Open and Closed Loop Charge Cards: A Comparison

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Open and Closed Loop Charge Cards

The world of digital payment is constantly shifting. Open banking platforms provide new ways of storing and exchanging cash, and the limit for contactless payment is being pushed ever higher. This propensity to change is most visible in the world of charge cards, where customers have an unprecedented range of options.

If you’re going to be paying for goods and services with a charge card, then you’ll have a choice of two broad categories: open and closed loop. Let’s take a look at them, and see what the advantages of each might be.

What is Open-Loop?

open-loop card

An open-loop charge card can be used anywhere, to make purchases from any vendor which accepts the card in question. You can usually tell where a card is accepted with the help of a list of logos. Visa, Mastercard, and American Express are all open-loop cards.

Open-loop payment methods make things much more flexible for the customer and speed up the payment process. When you know that a given charge card can be used anywhere, you tend to spend less time searching for the appropriate one.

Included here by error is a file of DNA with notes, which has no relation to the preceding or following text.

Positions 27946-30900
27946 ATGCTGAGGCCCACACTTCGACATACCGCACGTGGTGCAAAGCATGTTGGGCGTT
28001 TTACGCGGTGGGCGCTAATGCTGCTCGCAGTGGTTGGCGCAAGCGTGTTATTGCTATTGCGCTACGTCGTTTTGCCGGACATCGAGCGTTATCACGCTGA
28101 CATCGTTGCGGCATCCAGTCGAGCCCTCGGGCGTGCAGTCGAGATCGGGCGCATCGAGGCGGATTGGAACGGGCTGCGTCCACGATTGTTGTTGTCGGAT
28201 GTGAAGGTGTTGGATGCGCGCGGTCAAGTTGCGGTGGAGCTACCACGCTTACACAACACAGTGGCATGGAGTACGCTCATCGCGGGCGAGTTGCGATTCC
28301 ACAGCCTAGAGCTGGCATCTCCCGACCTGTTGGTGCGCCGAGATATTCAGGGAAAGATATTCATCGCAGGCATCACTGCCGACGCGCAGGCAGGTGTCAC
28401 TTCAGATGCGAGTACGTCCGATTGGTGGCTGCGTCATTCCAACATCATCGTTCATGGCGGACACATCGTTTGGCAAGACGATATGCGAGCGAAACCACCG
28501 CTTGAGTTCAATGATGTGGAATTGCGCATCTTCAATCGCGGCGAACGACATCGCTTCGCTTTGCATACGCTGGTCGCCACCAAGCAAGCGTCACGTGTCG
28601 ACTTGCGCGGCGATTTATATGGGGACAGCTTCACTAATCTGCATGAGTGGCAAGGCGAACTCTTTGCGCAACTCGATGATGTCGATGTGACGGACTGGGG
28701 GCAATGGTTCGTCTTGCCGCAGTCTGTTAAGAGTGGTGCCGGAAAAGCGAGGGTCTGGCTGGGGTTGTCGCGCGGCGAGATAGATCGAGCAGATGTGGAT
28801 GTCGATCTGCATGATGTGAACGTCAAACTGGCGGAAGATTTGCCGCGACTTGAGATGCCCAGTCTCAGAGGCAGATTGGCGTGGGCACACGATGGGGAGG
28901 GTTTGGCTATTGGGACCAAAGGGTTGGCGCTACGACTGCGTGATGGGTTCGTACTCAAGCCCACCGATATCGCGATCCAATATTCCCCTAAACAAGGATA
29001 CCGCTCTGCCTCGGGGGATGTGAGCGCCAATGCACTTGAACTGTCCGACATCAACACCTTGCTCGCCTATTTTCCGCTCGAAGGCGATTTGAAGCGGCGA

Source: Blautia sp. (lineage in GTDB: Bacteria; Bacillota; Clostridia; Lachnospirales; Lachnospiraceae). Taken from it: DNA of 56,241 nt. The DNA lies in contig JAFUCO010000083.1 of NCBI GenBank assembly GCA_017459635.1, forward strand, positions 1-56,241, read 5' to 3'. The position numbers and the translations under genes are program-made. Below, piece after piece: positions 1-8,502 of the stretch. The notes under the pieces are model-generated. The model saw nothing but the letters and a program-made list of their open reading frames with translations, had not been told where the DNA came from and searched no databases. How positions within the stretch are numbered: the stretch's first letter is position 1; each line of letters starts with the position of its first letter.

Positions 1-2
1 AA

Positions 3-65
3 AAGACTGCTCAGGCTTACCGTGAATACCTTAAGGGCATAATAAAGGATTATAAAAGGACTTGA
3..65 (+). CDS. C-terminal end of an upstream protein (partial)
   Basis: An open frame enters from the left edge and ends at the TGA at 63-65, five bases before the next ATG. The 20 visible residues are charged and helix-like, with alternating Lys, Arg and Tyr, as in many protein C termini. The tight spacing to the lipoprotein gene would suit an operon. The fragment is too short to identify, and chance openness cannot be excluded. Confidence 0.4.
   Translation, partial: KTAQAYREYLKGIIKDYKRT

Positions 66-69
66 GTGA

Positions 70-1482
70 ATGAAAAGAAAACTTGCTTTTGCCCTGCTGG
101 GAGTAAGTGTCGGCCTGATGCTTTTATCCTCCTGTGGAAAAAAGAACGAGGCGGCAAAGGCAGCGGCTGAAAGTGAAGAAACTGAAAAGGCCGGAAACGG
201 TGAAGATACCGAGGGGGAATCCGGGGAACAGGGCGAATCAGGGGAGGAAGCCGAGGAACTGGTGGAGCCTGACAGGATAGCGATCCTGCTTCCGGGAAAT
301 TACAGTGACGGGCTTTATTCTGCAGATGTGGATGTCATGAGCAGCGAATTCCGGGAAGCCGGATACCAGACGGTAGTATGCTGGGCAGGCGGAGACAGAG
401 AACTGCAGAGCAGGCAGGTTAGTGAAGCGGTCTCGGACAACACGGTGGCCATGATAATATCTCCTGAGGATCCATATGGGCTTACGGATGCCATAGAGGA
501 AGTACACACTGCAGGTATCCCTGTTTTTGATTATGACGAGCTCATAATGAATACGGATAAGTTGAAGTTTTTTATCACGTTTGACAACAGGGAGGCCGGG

There are also economies of scale to consider. If additional branches need to be opened up, or additional bus services offered, then it tends to be much cheaper to produce the equipment to take payment from open-loop cards, since they’re used by everyone.

Since just about everyone already owns an open-loop card of some sort, accepting them means less friction for the customer. This makes them bound to make a buy.

What is Closed-Loop?

closed-loop card

A closed-loop card, by contrast, is one that can be accepted only at a particular retailer. You might think of the Oyster card that you use to pay for public transport around London or fuel cards like Allstar and Key Fuels.

The main advantage of a closed-loop card is that it limits the spending of the individual. Where these cards are being issued to employees, this can be a major boon, as it helps to clearly separate personal and small business expenditure. When a truck driver pulls up to refuel, the company can pay for the diesel, and he can pay for all of the snacks he might pick up in the shop.

Closed-loop charge cards can also help to incentivize loyalty. Retailers can more effectively keep track of where an individual is spending their money, and issue them with rewards along the way. If you know that you’ll make money by shopping at a particular store, then you’ll be more likely to reach for that special charge card, instead.

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